Suzanne Lindon, the 20-year old star and filmmaker of “Spring Blossom,” was born into French cinema royalty, being the daughter of famed French actors Vincent Lindon and Sandrine Kiberlain; but the spirited young woman was determined early on to plow her own path towards acting. While Lindon initially wrote “Spring Blossom” as a vehicle to make her first foray into acting with an ideally-crafted leading part, the film has now established her as a promising young director.
“Spring Blossom” is handled in international markets by Luxbox and will be released theatrically in France by Paname Distribution on Dec. 9. The coming-of-age tale was part of Cannes 2020’s Official Selection, played at San Sebastian, Toronto and New York film festivals, and screens at El Gouna Film Festival on Saturday.
Lindon spoke to Variety about the genesis of “Spring Blossom,” as well as the making of the movie, its singularity and the unlikely romance at the center of the story.
You started writing this script years ago, at such a young age. What compelled you to do so?
I’m from a family of actors and I had always wanted to act in films but I needed to feel legitimate. I knew that the only way for me to accept a first role was to write it for myself. That way, if I failed I would be the only one to blame. So I needed a role and a film. I started writing this story when I was 15…. I was about to enter high school and I felt that I was no longer a child and not quite an adult yet either. Adolescence is a moment when we discover things about life and it inspired me like many authors and filmmakers before. I love “Bonjour Tristesse,” Maurice Pialat’s “A Nos Amours,” Sidney Lumet’s “Running on Empty”…. and so many other films dealing with adolescence.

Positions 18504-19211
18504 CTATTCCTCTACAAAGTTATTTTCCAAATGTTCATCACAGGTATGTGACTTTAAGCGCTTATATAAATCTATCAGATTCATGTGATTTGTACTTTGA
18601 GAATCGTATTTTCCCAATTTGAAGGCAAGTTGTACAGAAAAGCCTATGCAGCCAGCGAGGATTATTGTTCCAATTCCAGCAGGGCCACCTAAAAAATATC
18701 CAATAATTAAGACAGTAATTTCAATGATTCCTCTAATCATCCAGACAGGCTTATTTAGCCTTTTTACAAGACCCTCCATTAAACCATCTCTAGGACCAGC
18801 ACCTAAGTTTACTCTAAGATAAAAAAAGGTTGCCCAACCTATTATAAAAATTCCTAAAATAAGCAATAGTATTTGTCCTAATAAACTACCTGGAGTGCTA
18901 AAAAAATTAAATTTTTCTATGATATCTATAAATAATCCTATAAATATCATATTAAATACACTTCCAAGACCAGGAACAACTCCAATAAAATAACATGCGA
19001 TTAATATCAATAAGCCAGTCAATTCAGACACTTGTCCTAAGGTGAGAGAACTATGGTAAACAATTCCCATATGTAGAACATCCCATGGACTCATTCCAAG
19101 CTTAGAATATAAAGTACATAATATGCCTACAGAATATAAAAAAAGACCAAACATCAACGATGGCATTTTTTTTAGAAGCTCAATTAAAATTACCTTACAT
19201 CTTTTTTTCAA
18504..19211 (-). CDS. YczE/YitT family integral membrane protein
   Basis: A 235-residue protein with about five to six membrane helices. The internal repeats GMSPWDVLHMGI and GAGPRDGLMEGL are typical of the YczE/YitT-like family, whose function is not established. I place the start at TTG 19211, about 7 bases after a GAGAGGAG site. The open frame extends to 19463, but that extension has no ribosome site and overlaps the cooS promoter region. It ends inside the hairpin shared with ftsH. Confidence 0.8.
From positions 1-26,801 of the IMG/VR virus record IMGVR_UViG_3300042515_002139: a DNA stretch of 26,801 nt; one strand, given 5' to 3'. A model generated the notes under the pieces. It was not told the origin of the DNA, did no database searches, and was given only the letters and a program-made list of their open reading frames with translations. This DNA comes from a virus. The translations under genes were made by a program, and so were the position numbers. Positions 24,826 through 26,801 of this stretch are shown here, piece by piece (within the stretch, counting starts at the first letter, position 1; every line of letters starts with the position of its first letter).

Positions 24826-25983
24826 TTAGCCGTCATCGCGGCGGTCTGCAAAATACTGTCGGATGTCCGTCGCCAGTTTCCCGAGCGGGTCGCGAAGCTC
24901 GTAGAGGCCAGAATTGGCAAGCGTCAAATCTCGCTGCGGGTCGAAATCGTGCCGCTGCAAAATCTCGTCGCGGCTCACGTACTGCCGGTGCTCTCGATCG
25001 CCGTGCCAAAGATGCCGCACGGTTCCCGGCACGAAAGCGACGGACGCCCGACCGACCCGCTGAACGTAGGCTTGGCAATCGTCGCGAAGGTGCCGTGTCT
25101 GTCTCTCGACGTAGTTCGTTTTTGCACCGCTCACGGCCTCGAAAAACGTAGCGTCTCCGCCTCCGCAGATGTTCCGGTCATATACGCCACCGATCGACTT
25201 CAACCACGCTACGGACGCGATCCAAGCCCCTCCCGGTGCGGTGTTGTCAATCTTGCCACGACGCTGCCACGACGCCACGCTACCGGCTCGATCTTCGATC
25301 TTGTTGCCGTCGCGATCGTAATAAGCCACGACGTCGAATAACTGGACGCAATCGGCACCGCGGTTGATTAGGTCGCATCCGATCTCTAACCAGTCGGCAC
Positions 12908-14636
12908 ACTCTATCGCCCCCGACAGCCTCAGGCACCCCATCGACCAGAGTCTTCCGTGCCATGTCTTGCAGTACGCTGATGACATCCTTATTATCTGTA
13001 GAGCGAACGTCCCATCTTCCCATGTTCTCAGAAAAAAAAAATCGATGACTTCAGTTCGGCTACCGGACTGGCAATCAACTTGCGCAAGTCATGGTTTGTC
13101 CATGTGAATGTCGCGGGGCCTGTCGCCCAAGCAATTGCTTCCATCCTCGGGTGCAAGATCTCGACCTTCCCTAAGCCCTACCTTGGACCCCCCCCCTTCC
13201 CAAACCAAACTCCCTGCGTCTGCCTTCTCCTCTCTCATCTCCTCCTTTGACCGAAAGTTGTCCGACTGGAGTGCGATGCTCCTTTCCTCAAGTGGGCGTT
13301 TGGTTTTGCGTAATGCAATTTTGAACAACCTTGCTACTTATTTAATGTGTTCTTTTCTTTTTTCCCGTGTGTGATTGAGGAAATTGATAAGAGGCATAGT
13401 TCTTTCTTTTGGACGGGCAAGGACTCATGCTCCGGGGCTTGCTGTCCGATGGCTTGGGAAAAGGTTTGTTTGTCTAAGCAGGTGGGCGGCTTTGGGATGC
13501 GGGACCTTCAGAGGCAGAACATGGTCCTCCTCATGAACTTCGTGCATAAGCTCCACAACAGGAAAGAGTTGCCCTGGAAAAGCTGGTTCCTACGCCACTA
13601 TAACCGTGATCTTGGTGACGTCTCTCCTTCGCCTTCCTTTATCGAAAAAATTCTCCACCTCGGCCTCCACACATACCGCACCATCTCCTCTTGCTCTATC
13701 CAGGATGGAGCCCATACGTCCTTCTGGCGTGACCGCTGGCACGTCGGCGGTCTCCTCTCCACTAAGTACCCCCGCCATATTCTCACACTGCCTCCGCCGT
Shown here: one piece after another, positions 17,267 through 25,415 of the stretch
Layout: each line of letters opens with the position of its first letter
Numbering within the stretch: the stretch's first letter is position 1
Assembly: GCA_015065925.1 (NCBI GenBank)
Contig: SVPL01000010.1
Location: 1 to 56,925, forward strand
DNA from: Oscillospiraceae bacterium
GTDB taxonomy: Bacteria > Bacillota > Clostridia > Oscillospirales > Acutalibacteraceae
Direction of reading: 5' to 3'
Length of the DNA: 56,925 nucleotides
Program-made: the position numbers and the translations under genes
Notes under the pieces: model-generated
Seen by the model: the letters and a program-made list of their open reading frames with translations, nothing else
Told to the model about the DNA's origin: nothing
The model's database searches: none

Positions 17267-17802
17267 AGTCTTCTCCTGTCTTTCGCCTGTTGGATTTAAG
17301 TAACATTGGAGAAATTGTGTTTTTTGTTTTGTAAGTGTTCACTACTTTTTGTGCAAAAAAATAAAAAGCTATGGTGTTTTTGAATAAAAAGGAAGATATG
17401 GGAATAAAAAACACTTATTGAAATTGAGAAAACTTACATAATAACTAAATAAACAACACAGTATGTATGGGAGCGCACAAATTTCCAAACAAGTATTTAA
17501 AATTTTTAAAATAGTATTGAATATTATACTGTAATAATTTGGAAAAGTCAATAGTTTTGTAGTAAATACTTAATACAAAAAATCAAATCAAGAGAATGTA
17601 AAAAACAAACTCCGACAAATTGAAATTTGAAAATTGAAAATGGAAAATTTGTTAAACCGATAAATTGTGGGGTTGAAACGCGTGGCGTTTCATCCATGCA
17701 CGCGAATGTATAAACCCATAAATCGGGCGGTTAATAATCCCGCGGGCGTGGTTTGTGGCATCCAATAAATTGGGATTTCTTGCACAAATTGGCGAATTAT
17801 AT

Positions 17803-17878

How did you work on the script and how personal is it?
I wrote it little by little, as if it were the personal diary of another Suzanne. It wasn’t a difficult exercise because when I was that age I was making up stories all the time! I wanted the film to be short, and I know the script is clumsy, but that’s because I’m young and foreign to this world even if both my parents are actors — I had never even been on a set during filming before! I refused to act in anything before and didn’t want to ask too many questions around me because I wanted to keep my inocence intact for this film. I did it all in an intuitive way.
How did you manage to get this great cast – Arnaud Valois and Frédéric Pierrot — for your directorial debut?
We shot with a very small budget in three weeks, and we made it thanks to a crew of guardian angels; we had true artists working on every aspect of this film and everyone was extremely kind and generous with me throughout the entire process. It helped me to work with a tiny budget because I felt insanely free and because we had to shoot it fast the script had to be very precise. I was also lucky to direct these brilliant actors on my first film. I love Frederic in every movie he does. We have a deep affection and respect for each other. Arnaud, I saw him act in “BPM (Beats Per Minute)” (…) I was very touched by his grace and modesty in this film. He has a powerful presence on screen and at the same time he has a way of shining a light on his acting partners.